Openings – I am going to learn one new white opening and develop the Scandinavian defense I was using in Ballarat. I also need to find a response I’m happy with against 1.d4, something that opens up the game a bit. The white opening I’m planning to learn is the Scotch Gambit.

Middlegames – I will finish my ‘How to Reassess your Chess’ book by IM Jeremy Silman and tackle four puzzles a day from my ‘The Complete Chess Workout’ book by Richard Palliser. I also have my correspondence games, which are all currently middlegames, to do.

Endgames – I’ll review what I’ve learned so far in my ‘Complete Endgames Course’ again by Silman and read more about rook endings – which I seem to be facing more regularly lately.

This should do.

Training

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My son is in a tournament next week and I thought it would be good if he did some intensive training in the days running up to it. I am joining him in this since it will hopefully improve my chess too.

The training is comprised of tactics training, turn based games, middlegame puzzles, chess mentor and videos. We have limited the openings to one (versatile) opening as white that should be solid enough to bring the game to a secure middlegame and two black defences to respond to either 1.e4 or 1.d4 and which should again be solid enough to avoid tricks and cope with other first moves. I wanted to limit openings to avoid learning to many lines which at our level is futile.

Tactics: tactics are fundamental to chess. It’s no good building up positions if you are unable to strike when there is an opportunity. We are therefore doing an hour of chesstempo.com tactics in the morning. A correct tactic gets one point an incorrect tactic loses two point (until we are at zero points) – for each point my son gets he earns a minute of extra video game time. The loss of two minutes video game time for a missed tactic ensures a good level of focus.

Turn based games: I entered a 24hr per move competition on chess.com where you play black and white against five other players. This means that we each have ten games to play. We do our move for each game after our morning tactics and then again later in the day after diner. Our openings and defences are limited to our three choices as described above. We are concentrating on the transition phase from opening to middlegame and focusing on positional opportunities. To help guide this process I have been reading Jeremy Silman’s excellent ‘How To Reassess Your Chess v.4’. The book examines how by ‘reading’ a chess board it is possible to find imbalances in the position and by understanding these imbalances it is possible to choose moves that exploit or hinder opportunities. By doing this the board ‘tells’ you what needs to be done and which plans you should follow. This turn based chess work takes about half an hour.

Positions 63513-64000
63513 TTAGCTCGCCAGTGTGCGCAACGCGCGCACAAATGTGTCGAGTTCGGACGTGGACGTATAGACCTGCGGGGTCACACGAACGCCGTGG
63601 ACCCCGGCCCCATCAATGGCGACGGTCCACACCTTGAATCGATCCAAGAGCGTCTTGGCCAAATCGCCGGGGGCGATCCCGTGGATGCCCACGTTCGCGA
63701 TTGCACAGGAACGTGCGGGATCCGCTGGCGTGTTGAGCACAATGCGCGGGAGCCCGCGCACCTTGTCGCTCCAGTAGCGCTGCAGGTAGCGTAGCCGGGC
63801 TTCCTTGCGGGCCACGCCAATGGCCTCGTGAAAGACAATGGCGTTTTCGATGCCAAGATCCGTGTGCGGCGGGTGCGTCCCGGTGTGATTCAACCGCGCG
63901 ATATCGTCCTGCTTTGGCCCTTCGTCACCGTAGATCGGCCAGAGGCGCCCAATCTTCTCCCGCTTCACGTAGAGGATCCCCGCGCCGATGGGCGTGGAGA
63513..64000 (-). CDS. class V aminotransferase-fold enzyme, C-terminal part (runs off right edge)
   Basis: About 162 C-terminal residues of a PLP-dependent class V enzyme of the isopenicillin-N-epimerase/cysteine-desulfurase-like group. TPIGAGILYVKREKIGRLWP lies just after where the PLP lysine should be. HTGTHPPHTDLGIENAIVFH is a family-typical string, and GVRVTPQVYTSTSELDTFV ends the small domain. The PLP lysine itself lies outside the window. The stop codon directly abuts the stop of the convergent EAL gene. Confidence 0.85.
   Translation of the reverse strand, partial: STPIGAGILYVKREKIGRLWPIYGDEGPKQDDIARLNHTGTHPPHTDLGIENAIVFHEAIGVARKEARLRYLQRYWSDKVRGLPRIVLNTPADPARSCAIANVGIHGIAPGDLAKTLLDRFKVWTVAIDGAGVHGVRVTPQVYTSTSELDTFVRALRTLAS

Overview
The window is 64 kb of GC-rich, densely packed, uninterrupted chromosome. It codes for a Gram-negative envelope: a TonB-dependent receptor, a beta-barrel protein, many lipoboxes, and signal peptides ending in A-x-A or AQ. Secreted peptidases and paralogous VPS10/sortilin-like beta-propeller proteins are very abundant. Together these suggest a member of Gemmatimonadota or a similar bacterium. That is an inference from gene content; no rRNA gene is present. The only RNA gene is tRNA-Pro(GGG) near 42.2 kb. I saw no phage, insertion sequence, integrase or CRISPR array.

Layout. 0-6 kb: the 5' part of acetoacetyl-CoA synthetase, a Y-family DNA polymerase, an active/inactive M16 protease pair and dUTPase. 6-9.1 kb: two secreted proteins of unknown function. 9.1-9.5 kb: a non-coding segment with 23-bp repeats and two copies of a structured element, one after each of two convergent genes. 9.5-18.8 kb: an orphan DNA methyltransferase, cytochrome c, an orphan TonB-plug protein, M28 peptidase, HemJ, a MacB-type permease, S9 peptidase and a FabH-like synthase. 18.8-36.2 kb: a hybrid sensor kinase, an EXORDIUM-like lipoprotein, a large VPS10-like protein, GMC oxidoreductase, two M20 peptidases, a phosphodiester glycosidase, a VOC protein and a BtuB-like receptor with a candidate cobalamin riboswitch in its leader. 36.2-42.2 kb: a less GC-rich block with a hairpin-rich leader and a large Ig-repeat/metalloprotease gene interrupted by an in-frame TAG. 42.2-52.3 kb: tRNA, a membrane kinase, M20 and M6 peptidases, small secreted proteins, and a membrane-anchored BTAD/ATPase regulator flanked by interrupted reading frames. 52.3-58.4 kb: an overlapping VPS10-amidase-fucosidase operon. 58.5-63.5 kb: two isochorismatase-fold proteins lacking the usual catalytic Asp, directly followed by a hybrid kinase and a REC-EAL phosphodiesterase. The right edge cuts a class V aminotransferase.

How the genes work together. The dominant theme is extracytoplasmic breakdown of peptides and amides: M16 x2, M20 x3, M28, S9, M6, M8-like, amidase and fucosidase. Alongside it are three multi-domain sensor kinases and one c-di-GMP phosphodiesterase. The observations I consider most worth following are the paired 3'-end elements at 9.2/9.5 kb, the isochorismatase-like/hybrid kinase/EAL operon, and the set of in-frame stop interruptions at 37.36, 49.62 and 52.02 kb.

Middlegame puzzles: My son’s teacher at the Tuesday club believes that the next step my son needs to take is to take more time to look at different possibilities as the game gets complicated. My son can calculate and see tactics fairly well but sometimes fixes on one solution without taking the time to look for alternatives. The book my son’s teacher uses to tackle this is called ‘The Complete Chess Workout’ by Richard Palliser. In it there are problems that require a concrete assessment of a number of potential lines in order to choose the best move. I have bought the sequel to this book, ‘The Complete Chess Workout II’, to set up the same exercises that he does. I look at the answer section of the book and find solutions that show a number of moves and include a few parenthesised move options – these problems tend to be rich in opportunity. I then choose five of these problems and study them so I clearly understand them before giving them to my son. This exercise takes an hour.

Chess Mentor: on chess.com there is a chess mentor section there that gives a position and explains the background to the position and asks you to choose the correct next move. When a move choice you choose is wrong it will explain why. We do about 20 minutes of this.

Videos: I am choosing one video a day that shows an amazing games ideally based on the openings we have chosen. Games that relied on positional skill and tactics but which avoid sacrifices (kids love sacrifices and I don’t want to encourage this). Twenty minutes for this.

The rest of the time we boogy board.